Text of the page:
The yellowfin is a beautiful fish, named for its bright yellow dorsal and anal fins and the yellow stripe along its sides. Its average weight is 20 to 100 pounds. Tunas that are smaller than 40-50 pounds are called “footballs.” Cooked meat is grayish tan.
Tunas are graded as #1, #2+, #2 and grill grades with most of the #1 grade tuna going to Japan. Grading is done by inserting a hollow probe into the flesh of the fish, then pulling out a section to determine meat color and fat content. The redder the meat and the higher the fat content, the higher the grade. The second most abundant tuna, yellowfin is leaner and less expensive than bluefin and big eye tuna.
Yellowfin tuna are powerful fighters. When hooked, they run hard and deep and circle the boat to the end of the fight.
Bluefin tuna, big eye tuna, albacore tuna, and swordfish can be substituted for yellowfin.
Yellowfins are found in tropical and subtropical regions of the eastern and western Pacific Ocean and in the Atlantic Ocean.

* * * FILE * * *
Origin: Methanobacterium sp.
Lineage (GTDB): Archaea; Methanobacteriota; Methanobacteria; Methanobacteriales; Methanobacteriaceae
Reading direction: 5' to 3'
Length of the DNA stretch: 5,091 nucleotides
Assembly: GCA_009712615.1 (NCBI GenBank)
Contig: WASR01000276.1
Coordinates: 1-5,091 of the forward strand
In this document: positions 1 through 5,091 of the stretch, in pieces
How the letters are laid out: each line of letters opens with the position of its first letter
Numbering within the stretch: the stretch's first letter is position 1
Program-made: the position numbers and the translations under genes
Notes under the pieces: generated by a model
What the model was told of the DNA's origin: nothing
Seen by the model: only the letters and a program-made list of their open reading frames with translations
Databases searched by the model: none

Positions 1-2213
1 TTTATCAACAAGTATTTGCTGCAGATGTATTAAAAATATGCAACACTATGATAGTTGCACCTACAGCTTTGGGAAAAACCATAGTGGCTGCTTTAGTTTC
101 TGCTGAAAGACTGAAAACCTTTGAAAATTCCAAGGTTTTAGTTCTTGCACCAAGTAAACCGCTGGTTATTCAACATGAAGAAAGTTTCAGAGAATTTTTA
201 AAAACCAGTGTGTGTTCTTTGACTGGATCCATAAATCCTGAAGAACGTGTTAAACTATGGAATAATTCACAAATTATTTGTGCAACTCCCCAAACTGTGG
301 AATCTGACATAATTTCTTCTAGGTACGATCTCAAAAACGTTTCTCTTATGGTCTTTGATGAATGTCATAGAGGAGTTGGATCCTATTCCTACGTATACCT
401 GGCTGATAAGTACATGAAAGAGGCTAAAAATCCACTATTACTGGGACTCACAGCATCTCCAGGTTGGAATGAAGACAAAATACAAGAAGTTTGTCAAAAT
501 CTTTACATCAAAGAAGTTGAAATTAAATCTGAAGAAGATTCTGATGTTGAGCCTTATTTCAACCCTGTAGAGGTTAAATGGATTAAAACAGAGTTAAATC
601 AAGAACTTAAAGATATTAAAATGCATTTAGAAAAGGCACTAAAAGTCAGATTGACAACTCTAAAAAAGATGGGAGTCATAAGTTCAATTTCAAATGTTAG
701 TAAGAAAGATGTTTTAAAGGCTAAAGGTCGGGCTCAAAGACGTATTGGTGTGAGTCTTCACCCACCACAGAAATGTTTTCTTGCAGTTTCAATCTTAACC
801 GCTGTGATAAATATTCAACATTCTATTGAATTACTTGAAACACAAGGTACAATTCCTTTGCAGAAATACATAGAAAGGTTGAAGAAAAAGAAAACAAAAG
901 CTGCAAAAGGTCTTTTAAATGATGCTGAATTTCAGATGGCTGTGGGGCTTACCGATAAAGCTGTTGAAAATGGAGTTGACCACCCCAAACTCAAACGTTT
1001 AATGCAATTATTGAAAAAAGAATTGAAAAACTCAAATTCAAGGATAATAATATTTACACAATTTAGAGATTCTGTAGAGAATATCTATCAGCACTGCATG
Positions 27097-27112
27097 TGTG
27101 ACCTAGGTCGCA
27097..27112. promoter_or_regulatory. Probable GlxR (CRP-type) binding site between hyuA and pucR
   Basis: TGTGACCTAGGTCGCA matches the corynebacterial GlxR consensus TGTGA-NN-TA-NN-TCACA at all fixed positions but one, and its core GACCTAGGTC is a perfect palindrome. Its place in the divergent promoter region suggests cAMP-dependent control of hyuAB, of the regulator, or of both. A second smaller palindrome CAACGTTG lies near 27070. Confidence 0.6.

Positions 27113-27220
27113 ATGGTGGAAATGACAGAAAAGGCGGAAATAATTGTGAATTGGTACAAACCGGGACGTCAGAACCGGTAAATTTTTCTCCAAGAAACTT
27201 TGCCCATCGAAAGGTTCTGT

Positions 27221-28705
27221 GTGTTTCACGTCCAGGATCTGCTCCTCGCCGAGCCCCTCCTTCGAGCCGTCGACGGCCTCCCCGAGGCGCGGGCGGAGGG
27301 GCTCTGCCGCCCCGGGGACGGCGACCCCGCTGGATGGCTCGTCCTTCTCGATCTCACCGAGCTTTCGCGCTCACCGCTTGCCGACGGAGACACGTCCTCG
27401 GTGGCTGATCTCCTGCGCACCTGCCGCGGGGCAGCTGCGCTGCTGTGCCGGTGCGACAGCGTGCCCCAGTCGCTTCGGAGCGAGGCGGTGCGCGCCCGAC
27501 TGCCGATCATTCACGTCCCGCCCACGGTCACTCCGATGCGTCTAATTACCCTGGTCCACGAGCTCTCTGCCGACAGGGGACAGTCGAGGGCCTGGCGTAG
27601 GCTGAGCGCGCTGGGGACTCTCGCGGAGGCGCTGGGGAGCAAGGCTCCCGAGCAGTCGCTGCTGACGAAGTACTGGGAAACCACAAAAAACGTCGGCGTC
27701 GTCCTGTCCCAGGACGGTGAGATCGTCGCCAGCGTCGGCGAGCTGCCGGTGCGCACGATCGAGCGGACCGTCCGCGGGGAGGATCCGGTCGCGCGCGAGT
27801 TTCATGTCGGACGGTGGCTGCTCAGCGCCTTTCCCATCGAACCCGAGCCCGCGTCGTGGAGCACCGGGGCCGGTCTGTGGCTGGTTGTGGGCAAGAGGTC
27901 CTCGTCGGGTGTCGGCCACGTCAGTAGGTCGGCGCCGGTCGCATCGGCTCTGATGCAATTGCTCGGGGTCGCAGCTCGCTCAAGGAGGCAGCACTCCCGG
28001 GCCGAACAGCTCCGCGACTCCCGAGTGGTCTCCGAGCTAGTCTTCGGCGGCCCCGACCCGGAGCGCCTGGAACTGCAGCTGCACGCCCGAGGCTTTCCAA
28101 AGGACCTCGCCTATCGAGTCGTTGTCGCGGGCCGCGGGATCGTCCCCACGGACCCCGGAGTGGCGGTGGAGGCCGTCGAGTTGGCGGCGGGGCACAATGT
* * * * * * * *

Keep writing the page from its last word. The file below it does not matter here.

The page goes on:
Yellowfins are most often netted or longlined. Yellowfins from the Far East and Canada are all caught by longliners.
Yellowfin tuna is available year round with peak season during the summer months.
Yellowfin tuna meat is moderate and distinct.
Firm with a large flake.
Yellowfin tuna can be broiled or grilled.
Like other tuna, fresh yellowfin may contain bacteria that cause scombroid poisoning in humans. This can be avoided if fresh tuna is butchered and chilled immediately upon landing.
Yellowfin tuna is appropriate in the casual dining, fine dining, hotel, and resort/club segments of the market.
3.5 oz (100g) raw edible portion
Calories 124; Calories from Fat 0; Total Fat 2.5g; Saturated Fat 0.6g; Cholesterol 45mg; Sodium 37mg; Total Carbohydrates 0g; Protein 23.8g; Potassium 444mg.